During the second week of March, a number of monumental events took place in Washington, D.C. While the entire world watched as white smoke appeared out of the Vatican, the President was in the U.S. Capitol visiting with House Republicans for the first time in two years. It was in this same week that Senate Democrats and House Republicans released their budget road maps, and not to be outdone, the House Ways and Means Committee released a substantial discussion draft for small business tax reform.
For the past five years, we have heard about how Senate Democrats have annually failed to produce a budget, and since it was first introduced three years ago, House Republicans have been repeatedly blasted for “ending Medicare as we know it.” In one of the greatest ironies, a document that has neither the force of law nor requires the President’s signature, also is often the leading piece of campaign fodder used each year.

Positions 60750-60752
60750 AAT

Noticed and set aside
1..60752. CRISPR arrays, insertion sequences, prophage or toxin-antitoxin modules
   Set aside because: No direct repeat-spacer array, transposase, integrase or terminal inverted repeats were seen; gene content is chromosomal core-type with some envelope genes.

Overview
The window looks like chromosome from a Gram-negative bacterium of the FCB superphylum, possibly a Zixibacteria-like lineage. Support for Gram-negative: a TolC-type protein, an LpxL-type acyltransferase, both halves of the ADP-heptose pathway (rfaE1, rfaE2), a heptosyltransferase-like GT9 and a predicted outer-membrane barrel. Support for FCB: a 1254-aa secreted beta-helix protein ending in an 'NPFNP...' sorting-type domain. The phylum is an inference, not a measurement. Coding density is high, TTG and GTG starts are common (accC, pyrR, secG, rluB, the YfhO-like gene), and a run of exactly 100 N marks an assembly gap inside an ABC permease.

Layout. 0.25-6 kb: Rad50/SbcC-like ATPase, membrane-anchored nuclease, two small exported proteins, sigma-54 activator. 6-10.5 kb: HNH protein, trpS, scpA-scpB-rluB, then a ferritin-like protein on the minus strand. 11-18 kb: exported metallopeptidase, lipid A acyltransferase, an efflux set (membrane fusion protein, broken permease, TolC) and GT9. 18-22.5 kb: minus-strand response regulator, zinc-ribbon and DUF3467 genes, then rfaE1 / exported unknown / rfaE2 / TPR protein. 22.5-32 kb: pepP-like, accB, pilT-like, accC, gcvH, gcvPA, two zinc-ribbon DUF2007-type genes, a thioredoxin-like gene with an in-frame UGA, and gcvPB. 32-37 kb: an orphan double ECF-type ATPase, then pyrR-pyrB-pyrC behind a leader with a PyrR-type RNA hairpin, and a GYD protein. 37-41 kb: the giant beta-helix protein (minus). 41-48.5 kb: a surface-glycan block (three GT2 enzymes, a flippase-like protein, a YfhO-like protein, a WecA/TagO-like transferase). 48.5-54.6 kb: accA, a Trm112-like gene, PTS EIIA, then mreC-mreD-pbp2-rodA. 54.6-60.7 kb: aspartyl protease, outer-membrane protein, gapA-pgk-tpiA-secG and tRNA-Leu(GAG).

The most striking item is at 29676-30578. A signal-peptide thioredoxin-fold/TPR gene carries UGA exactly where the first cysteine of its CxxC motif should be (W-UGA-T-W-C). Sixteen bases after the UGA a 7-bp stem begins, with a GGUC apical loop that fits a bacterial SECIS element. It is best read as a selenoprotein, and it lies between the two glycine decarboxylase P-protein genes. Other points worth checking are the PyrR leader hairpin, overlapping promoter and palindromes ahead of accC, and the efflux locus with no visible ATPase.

Neither appears passable on their own, but passing their respective bodies and getting to a conference could be the next step for the two sides to negotiate an agreement. While these do not result in changes in law, they do have the power to instruct committees, such as the tax-writing committees as they tackle tax-reform and can be passed with 51 votes.
This leads us to the big question of whether or not tax reform can be accomplished. As we've long said, to get to lower rates and broaden the base, credits and deductions could be eliminated, concerning those of us fighting for S Corps. The Democrats have publically stated they want a carbon tax and value-added tax, and are reticent to reform entitlements. As a result of the fiscal cliff negotiations, taxes were raised on the highest earner to the tune of $600 billion. So ask yourself this: If you are a Republican primary voter and your representative already voted for one tax increase, do you think they will vote for one a second time?
March 13 may have been the last time we see white smoke in a long while.